Continuing with my work in progress, a new sequence of sonnets called ‘Parable and Paradox’, which this term I am linking with a sermon series at Girton, I come to Christ’s central and challenging saying
Unless a grain of wheat falls into the earth and dies, it remains just a single grain, but if it dies, it bears much fruit John 12 verse 24
This saying comes at a crucial turning point in John’s Gospel; Jesus has often been saying ‘My Hour has not yet come’, but just before this verse he says ‘The hour has come for the son of man to be glorified’! And so begins the unbearable, beautiful, all transforming sequence of paradoxes in which God’s power is shown forth in weakness, Christ’s Lordship is know in the service and his willing death at the hands of those who hate him releases Life and love inton the world, and Death’s apparent moment of triumph turns out to be death’s defeat, as Christ himself the Gospel seed is sown in the Garden tomb and rises on Easter day, the first fruits of those who sleep.
and yet there is more, the first and prime reference of this saying about falling into the earth and dying in order to bear fruit is certainly Christ’s own death and resurrection, but he goes on immediately after to make it clear that this is a universal principle; those who love their life lose it, those who set it aside gain it eternally. this is true at every level, we all know that selfishness is self-defeating, that clinging and possessing destroys and spoils the treasure or the relationship we over-possess and on the contrary letting go, restores it. Blake knew that when he wrote in the auguries of innocence:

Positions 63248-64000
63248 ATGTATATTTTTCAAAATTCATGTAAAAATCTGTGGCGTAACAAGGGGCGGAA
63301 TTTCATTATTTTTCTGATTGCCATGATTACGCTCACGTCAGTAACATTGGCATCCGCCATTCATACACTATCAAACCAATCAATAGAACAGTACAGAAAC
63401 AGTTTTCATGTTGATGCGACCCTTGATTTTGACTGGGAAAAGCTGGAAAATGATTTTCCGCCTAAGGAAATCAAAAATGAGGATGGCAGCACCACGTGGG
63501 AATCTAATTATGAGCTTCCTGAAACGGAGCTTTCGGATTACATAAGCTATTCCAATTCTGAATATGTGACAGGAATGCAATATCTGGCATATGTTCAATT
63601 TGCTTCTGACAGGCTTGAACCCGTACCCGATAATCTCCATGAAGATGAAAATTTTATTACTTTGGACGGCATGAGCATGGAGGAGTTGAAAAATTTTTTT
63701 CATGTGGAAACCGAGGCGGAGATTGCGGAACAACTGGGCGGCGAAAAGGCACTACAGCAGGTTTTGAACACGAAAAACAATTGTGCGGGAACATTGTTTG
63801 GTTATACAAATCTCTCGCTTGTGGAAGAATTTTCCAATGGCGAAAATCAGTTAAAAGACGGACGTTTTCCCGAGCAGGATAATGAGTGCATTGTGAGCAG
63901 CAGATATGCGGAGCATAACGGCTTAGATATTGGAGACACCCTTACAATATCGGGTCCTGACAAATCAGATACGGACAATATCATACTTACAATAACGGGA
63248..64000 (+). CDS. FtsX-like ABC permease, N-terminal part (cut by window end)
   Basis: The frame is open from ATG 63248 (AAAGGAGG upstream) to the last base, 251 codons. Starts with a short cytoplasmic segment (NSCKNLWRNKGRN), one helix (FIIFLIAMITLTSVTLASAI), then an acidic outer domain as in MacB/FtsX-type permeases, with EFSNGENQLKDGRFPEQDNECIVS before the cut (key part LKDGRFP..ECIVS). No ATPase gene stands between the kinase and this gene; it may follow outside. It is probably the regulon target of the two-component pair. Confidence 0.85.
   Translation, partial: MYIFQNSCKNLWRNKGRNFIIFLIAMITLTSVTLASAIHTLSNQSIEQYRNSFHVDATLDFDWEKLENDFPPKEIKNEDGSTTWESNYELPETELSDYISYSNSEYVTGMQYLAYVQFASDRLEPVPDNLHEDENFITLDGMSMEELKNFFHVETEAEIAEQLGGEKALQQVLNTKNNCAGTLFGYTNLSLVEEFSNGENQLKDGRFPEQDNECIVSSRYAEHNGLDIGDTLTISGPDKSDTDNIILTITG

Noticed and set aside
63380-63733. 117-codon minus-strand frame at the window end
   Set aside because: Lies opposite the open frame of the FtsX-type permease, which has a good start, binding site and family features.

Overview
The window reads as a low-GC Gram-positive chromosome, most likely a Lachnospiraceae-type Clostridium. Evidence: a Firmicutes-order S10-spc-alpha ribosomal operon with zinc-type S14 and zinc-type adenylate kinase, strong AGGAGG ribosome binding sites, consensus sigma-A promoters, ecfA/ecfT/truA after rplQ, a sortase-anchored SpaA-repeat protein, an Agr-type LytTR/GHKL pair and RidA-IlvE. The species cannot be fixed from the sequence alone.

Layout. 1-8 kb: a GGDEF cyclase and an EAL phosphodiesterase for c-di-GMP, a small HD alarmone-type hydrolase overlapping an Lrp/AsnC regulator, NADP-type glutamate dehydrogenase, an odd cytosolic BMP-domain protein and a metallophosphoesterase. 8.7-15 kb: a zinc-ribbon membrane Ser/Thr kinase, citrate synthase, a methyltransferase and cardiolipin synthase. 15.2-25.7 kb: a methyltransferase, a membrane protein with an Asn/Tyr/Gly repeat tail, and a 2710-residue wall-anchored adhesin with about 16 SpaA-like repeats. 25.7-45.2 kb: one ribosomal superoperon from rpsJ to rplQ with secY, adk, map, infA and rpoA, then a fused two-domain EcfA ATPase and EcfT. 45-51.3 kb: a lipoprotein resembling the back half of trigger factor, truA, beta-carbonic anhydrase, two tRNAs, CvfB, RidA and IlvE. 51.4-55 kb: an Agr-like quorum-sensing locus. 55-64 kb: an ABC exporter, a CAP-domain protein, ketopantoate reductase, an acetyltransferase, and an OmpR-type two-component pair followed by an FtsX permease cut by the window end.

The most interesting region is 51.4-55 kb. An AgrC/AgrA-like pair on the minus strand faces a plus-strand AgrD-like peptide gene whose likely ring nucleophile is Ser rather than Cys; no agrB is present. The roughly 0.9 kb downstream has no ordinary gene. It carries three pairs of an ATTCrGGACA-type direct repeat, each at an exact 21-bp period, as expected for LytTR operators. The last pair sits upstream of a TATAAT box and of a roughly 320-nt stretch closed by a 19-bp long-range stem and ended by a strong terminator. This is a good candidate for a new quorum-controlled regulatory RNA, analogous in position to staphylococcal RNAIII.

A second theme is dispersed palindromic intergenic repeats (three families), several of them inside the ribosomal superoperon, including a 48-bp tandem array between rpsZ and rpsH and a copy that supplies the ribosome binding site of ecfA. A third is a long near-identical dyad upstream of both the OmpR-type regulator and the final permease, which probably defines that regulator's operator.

He who binds to himself a joy
doth its winged life destroy
but he who kisses the joy as it flies
loves in eternity’s sunrise.
I have tried to weave some of these thoughts into the following sonnet which also draws on the other biblical image, which calls on us to be separated from the outer husk of our sinfulness and be left ‘sheer and clear’ as Hopkins says, to be God’s harvest.
As always you can hear the poem by clicking on the title or the play button and after it I have also posted a link to a recording of the accompanying sermon
‘Unless a grain of wheat falls into the ground and dies…’
Oh let me fall as grain to the good earth
And die away from all dry separation,
Die to my sole self, and find new birth
Within that very death, a dark fruition,
Deep in this crowded underground, to learn
The earthy otherness of every other,
To know that nothing is achieved alone
But only where these other fallen gather.
If I bear fruit and break through to bright air,
Then fall upon me with your freeing flail
To shuck this husk and leave me sheer and clear
As heaven-handled Hopkins, that my fall
May be more fruitful and my autumn still
A golden evening where your barns are full.
You can listen to the sermon, second in the Parable and Paradox series at Girton College Here